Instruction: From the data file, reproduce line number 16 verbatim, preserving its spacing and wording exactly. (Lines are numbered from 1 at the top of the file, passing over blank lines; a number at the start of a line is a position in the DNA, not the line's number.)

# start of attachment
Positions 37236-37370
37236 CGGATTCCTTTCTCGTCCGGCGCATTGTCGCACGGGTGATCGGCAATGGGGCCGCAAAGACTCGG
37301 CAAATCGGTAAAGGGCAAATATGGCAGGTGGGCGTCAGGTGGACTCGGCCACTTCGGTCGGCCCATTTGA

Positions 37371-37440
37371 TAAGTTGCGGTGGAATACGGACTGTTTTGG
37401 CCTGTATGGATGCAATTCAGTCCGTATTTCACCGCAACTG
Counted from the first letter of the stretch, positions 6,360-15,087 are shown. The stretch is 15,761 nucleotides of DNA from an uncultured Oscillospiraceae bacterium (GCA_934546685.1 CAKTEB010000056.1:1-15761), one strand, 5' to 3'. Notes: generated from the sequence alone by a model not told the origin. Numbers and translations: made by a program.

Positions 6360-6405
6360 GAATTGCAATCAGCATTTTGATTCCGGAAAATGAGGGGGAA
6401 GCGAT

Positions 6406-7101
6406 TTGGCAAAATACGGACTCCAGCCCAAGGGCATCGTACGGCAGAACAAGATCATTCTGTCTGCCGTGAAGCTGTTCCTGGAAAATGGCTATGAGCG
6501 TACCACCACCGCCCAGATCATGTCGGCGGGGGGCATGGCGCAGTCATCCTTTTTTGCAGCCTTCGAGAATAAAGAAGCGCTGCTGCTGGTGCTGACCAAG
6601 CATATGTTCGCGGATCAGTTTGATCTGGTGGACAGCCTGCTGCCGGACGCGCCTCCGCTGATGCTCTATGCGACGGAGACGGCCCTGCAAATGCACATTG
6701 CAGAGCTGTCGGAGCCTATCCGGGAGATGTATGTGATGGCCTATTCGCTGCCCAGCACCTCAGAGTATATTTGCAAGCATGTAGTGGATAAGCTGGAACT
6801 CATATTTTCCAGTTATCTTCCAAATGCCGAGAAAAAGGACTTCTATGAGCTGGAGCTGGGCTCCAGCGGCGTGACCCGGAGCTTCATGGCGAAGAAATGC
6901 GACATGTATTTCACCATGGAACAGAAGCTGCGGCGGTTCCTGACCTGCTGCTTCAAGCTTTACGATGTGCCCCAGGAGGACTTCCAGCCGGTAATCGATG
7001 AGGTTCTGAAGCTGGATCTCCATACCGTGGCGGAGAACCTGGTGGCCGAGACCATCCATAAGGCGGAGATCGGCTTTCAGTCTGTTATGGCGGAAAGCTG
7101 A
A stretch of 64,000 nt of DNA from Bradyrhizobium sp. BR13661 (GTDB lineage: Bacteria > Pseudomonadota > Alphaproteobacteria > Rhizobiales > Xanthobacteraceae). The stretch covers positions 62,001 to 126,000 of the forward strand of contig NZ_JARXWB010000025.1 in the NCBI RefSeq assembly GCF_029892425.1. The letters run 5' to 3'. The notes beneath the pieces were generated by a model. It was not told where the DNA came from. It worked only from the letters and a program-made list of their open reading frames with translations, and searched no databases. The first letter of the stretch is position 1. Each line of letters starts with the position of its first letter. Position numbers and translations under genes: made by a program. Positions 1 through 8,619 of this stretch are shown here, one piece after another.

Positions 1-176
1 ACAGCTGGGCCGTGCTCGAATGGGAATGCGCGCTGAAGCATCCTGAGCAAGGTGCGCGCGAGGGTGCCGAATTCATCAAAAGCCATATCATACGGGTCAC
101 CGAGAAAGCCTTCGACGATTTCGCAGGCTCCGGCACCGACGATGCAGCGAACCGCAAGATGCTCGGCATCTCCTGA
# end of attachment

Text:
6801 CATATTTTCCAGTTATCTTCCAAATGCCGAGAAAAAGGACTTCTATGAGCTGGAGCTGGGCTCCAGCGGCGTGACCCGGAGCTTCATGGCGAAGAAATGC